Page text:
Retailers seek to grow market share as consumers are expected to spend a record $37.1 billion on back-to-school items.
The National Retail Federation anticipates families with children in grades K-12 will spend an average of $848.90 on school items this year, up $59 per household spending from a year ago, totaling $33.9 billion.
“The pandemic forced parents and their school-aged children to adapt to virtual learning quickly, and they did it with an incredible amount of resolve and flexibility,” said NRF President and CEO Matthew Shay. “We enter the new school year with plans to return to the classroom, and retailers are prepared to help Americans find and purchase whatever they need to make this transition as seamless as possible.”
A record savings rate supports increased spending in the U.S. as consumers hunkered down at home for most of last year during the COVID-19 pandemic. Deloitte anticipates 2021 will be a record year for back-to-school budgets. The Deloitte survey predicts average spending of $612 per student K-12, up from $529 a year ago.
Despite the two surveys predicting record spending levels this year, retailers like Target and Walmart and others are working with Ibotta, the mobile rewards program, to give every student in America some back-to-school supplies for free. The retailers and some analysts agree that while many families are sitting on increased savings, there has also been an exodus of women from the workplace that has pressured family budgets now that stimulus has primarily halted.
The Ibotta partnership with Walmart and Target provides households one free box of Kleenex tissues, a free loaf of Nature’s Own bread, a container of Skippy Peanut Butter and Smucker’s grape jelly, a three-subject spiral notebook, a pack of pencils and erasers and highlighters. The items can be obtained for free with the Ibotta shopping app.
“After a complicated 2020, we know this year will be met with great enthusiasm from our guests as they prepare for a new school year, and we’re ready to meet every family’s needs,” said Jill Sando, the chief merchandising officer at Target. “Target is prepared to help our guests with everything they need for the season — with the best assortment, shopping experience and value all in one convenient click or trip.”
Target said it has priced almost everything in the back-to-school collection at less than $10 per item.
Walmart has already set up school supply bus displays in its aisles and is focusing on promotional offers. The big-box giant also recently announced preteen apparel and accessory brand Justice is making a comeback just in time for back-to-school shopping. Walmart will sell 140 Justice products in 2,400 stores across the nation and online by the end of July. The collection includes clothing, jewelry, accessories, bedding, backpack, stationery, skateboard and tech accessories. Justice closed all of its 826 stores last year with the bankruptcy of parent company Ascena Retail Group. The brand is geared toward girls between the ages of 6 and 12.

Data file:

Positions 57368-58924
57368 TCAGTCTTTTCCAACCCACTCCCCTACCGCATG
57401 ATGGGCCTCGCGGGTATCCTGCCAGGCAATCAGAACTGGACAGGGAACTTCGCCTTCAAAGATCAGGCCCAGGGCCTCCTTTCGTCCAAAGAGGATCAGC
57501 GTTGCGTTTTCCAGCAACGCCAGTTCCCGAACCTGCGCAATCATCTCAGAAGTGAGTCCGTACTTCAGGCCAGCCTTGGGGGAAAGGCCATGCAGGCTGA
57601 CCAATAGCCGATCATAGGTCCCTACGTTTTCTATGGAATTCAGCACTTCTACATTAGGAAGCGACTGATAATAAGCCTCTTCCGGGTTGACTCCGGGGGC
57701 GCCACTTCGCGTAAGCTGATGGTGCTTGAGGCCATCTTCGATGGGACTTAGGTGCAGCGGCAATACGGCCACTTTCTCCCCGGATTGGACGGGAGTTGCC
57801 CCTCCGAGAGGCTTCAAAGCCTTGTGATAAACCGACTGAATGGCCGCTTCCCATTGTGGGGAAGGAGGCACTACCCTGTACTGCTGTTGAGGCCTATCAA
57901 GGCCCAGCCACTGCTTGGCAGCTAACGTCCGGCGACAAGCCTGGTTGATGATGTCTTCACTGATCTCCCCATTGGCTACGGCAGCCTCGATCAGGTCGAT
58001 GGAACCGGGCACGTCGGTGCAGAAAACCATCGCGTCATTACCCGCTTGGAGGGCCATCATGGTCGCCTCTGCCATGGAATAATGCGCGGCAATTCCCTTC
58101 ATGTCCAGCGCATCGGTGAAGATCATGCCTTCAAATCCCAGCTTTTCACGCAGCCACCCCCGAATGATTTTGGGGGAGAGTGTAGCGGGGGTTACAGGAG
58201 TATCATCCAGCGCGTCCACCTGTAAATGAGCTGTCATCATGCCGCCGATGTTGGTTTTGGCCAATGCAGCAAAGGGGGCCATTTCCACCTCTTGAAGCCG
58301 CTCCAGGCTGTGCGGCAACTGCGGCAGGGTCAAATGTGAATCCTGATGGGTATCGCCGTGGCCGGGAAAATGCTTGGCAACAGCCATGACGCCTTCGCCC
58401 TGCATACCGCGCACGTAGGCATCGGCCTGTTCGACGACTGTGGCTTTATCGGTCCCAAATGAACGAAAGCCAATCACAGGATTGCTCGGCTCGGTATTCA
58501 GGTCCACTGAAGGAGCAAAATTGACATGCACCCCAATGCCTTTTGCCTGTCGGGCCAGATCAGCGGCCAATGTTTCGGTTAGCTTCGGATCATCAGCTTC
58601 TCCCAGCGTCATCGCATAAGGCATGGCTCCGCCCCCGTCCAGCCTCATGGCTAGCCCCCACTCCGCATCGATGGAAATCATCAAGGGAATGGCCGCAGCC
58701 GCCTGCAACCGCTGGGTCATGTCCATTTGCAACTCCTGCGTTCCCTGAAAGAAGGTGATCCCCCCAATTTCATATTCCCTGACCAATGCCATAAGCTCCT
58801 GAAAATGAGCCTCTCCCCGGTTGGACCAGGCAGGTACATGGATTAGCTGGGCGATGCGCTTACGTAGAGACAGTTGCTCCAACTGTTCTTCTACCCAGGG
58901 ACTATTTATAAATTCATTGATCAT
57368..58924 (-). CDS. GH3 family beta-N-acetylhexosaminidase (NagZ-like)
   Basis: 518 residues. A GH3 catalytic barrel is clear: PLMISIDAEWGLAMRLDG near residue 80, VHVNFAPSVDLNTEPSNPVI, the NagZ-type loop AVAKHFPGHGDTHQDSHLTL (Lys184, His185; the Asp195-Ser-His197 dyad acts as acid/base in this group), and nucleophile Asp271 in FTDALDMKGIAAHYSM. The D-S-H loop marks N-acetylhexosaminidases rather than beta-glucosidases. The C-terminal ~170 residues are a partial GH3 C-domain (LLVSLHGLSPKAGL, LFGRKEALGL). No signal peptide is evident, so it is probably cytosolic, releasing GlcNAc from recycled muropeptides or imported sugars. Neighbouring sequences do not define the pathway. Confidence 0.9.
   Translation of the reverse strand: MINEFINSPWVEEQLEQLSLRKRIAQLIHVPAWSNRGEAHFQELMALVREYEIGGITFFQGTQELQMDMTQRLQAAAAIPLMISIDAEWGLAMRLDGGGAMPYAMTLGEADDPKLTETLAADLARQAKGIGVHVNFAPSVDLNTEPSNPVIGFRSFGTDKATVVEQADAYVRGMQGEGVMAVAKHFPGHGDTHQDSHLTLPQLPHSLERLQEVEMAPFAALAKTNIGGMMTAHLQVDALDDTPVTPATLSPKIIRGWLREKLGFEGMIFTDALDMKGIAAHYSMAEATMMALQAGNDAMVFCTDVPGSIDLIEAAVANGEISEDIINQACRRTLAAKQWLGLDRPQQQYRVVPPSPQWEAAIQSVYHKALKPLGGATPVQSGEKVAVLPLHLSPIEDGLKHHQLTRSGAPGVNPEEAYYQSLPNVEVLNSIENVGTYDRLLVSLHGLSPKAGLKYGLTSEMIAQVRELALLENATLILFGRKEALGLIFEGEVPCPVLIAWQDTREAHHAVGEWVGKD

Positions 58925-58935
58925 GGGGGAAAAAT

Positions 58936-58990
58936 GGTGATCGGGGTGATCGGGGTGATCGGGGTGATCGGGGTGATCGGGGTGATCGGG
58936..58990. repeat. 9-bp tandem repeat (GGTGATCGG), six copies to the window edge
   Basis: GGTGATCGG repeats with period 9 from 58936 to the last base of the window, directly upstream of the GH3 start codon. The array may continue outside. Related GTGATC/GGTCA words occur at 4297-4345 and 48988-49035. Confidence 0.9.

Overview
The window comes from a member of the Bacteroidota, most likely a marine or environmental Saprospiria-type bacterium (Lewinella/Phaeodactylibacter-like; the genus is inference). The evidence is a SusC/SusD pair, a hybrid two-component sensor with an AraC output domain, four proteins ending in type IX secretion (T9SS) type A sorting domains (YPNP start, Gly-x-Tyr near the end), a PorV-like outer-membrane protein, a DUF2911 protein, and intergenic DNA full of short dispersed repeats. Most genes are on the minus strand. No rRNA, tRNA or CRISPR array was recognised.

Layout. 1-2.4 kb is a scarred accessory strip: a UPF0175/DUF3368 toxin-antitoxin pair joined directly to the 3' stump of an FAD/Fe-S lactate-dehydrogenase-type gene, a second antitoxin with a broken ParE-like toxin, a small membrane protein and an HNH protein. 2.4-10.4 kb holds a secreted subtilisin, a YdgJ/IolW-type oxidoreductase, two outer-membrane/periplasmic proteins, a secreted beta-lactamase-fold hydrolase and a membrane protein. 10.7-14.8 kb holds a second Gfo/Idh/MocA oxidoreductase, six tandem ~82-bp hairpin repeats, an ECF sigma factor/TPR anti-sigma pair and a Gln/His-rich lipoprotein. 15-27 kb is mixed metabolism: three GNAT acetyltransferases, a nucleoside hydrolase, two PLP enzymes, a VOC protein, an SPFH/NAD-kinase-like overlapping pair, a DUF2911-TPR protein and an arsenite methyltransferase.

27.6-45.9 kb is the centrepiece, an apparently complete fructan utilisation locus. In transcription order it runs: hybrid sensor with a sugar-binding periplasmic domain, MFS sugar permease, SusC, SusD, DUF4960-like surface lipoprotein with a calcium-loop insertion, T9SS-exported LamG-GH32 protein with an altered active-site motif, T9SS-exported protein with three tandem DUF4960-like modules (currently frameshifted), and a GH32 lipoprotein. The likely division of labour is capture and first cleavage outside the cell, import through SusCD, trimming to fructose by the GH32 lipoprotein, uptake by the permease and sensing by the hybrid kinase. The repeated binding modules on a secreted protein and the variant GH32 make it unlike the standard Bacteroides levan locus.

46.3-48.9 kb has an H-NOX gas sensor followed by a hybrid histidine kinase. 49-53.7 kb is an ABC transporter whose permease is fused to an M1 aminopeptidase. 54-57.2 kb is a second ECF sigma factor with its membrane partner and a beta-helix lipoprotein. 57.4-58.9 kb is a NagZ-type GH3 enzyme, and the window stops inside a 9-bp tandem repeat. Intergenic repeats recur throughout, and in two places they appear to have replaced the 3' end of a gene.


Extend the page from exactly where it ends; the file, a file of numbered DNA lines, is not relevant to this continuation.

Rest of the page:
“We think customers will be excited that Justice is back and at a much broader scale,” said Denise Incandela, Walmart executive vice president of apparel and private brands. “It’s the same quality that parents and girls have come to trust — now at Walmart’s accessible prices.”
Incandela said Justice apparel ranges in price from $8 to $18, with bedding and bath products at $20 and $40, respectively. She said Walmart tested Justice in the spring with a curated collection at 1,200 stores and online. She said most of the spring assortment sold out on Walmart.com in just a few days.
Carol Spieckerman, CEO of consulting firm Spieckerman Retail, said it’s great to see Walmart giving attention to fashion and apparel in advance of the back-to-school shopping season. She said the key to the success of this deal would be ensuring the product development and Justice brand don’t get watered down in Walmart’s massive apparel business.
“The Justice hookup by no means marks the end of Walmart’s opportunistic brand adventures,” Spieckerman said. “Retailers have a real opportunity to revive struggling, high-equity brands before they get musty. Walmart, Kohl’s, Simon Properties and others are wisely taking full advantage.”
NRF found that consumers plan to increase spending in every category this year, with electronics and clothing seeing the most significant increases. Back-to-school shoppers plan to spend $21 more on average on electronics this year compared with 2020 and $19 more on clothes. Of those planning to purchase electronics, 49% plan to buy a laptop, followed by 32% purchasing a calculator and 31% purchasing a tablet.
The survey found as of early July that 51% of K-12 shoppers have begun shopping for the items they will need when classes resume. And 39% said they took advantage of recent sale events such as Prime Day, Target Deal Days and Walmart’s Deals for Days to shop specifically for school items.
On average, consumers reported that they had completed only 18% of their back-to-class purchases so far by early July. Among those with at least half of their shopping left to complete, 51% said it was because they did not yet know what they will need, and 48% said they were still waiting for the best deals.
Additionally, 43% of all back-to-class shoppers say they plan to use the money they received from government stimulus to purchase items for the upcoming school year.
Editor’s note: The Supply Side section of Talk Business & Politics focuses on the companies, organizations, issues and individuals engaged in providing products and services to retailers. The Supply Side is managed by Talk Business & Politics and sponsored by Propak Logistics.